Exotica Erotica Etc.

A hypnotic allure sails through the waves of loneliness encapsulated in Evangelia Kranioti’s Exotica, Erotica, Etc. The film revolves around Sandy, a former prostitute who reflects on her encounters with the numerous sailors who travelled through the Spanish port where she resides. Despite the nature of her past profession, Sandy’s stories are not tales of horror, but rather love and loss. Similar to the cavernous interiors of the Greek ships that bring the sailors to port, there is sizeable void in her heart. She is a woman who has spent years falling in love with men whose transient nature was not conducive to lasting relationships.

Comparing sailors to terrorists who “arrive in ports with a bomb called love,” Sandy’s tone is not one of bitterness, quite the contrary in fact, but her words cannot mask the deep sadness within. She recounts her passionate encounters with the same zeal of an artist reluctant to concede that their glory days have passed. While her love for these men where genuine, the fact that it was spawned from a transaction is not forgotten either. Sandy even ponders, at one point, how strange it must be to “pay someone who loves you.”

There is a poetic and meditative beauty to the way Exotica, Erotica, Etc. unfolds. Evangelia Kranioti’s camera often stays planted, as if a ghost observing the lives of those stuck in a seafaring purgatory, resisting the temptation to pass any sort of judgment. Wisely taking the time to let her film breath, Kranioti’s exquisite colour palette transports the viewer into an almost magical realm. Similar to the drunken sailors congregating with prostitutes in the cramped bars under the moonlit sky, the audience cannot help but be drawn into the alluring dreamlike nature of life on the sea.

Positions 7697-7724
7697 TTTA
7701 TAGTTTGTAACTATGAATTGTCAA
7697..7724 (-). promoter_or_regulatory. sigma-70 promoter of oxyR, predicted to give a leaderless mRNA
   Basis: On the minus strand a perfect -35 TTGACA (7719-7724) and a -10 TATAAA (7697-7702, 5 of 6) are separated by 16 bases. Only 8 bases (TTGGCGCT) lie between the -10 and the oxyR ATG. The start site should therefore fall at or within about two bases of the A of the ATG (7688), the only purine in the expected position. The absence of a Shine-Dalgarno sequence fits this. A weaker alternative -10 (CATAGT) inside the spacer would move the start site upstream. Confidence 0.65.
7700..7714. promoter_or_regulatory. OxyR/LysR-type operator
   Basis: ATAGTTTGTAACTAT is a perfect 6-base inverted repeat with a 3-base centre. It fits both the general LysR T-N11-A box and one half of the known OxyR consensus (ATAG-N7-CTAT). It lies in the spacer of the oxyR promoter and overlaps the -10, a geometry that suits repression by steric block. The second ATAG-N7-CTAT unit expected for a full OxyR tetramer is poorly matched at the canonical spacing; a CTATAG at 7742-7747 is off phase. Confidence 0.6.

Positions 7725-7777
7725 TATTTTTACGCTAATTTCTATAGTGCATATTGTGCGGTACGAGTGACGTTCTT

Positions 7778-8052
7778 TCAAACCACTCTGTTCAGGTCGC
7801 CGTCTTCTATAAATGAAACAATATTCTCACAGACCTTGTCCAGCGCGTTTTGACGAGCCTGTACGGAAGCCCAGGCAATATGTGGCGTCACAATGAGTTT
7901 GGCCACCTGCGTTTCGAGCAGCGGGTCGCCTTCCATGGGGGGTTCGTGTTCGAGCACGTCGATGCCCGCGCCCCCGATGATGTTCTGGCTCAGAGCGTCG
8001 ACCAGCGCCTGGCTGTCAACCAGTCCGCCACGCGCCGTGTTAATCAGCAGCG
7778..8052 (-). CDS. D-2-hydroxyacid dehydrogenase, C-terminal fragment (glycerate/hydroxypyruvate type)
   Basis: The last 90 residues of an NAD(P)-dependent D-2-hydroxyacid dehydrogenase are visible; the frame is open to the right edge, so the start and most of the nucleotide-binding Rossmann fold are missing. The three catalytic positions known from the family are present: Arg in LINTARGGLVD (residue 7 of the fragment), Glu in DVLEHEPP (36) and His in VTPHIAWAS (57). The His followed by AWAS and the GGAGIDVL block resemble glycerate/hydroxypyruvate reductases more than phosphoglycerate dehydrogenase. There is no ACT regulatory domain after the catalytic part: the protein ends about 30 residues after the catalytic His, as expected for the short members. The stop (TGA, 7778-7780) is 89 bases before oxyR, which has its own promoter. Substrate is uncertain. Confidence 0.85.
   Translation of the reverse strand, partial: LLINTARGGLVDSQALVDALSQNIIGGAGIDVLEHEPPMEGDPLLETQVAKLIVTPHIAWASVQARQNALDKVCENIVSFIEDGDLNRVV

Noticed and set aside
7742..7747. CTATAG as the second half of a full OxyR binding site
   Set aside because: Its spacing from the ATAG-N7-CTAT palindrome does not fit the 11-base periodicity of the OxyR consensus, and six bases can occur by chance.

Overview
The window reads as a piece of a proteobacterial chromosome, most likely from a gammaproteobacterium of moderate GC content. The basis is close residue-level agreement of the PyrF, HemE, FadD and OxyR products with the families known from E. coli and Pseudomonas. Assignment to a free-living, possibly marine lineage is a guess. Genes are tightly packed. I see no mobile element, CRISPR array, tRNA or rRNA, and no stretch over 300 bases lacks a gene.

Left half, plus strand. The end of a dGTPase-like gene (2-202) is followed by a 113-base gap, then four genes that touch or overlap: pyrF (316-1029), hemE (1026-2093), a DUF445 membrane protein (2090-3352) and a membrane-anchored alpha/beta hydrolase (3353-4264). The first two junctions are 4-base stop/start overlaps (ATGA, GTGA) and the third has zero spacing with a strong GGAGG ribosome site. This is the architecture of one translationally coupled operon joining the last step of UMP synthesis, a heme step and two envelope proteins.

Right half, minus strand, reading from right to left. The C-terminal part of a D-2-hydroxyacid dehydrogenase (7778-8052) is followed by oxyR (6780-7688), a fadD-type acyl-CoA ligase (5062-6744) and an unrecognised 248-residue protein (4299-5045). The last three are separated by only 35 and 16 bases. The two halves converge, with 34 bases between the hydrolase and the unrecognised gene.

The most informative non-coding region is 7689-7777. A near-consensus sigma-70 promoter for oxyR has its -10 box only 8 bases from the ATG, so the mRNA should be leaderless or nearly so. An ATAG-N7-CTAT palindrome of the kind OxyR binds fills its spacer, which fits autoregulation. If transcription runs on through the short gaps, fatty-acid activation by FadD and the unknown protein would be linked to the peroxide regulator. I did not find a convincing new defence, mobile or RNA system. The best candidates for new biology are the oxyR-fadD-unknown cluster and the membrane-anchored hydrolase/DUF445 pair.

A major part of the film’s success has to do with the way Kranioti juxtaposes Sandy’s reflective soliloquies with the daily mundane activities aboard the shipping vessels. The sense of isolation in the film is palatable. The sailors struggle with both their desire to be constantly on the move, as if searching for that allusive item which will give their journey meaning, and their need for basic intimacy. Shots of the vessel lighting up in the dark void of the night, the interior of the boats being cleaned, and trails of ice shards in the open water only add further weight to lonely existence of the seafaring lifestyle.

Though its measured pacing, which fits the almost timeless nature of life at sea, will be problematic for some, Exotica, Erotica, Etc. is a sensational debut from Evangelia Kranioti. Visually stunning and poetically beautiful, the film marks the emergence of a director that audiences should keep a close eye on in the future.

Wednesday, April 29, 9:45 PM, TIFF Bell Lightbox
Friday, May 1, 4:30 PM, TIFF Bell Lightbox
Saturday, May 2, 9:30 PM, Scotiabank Theatre

Tickets can be purchased at the Hot Docs website.

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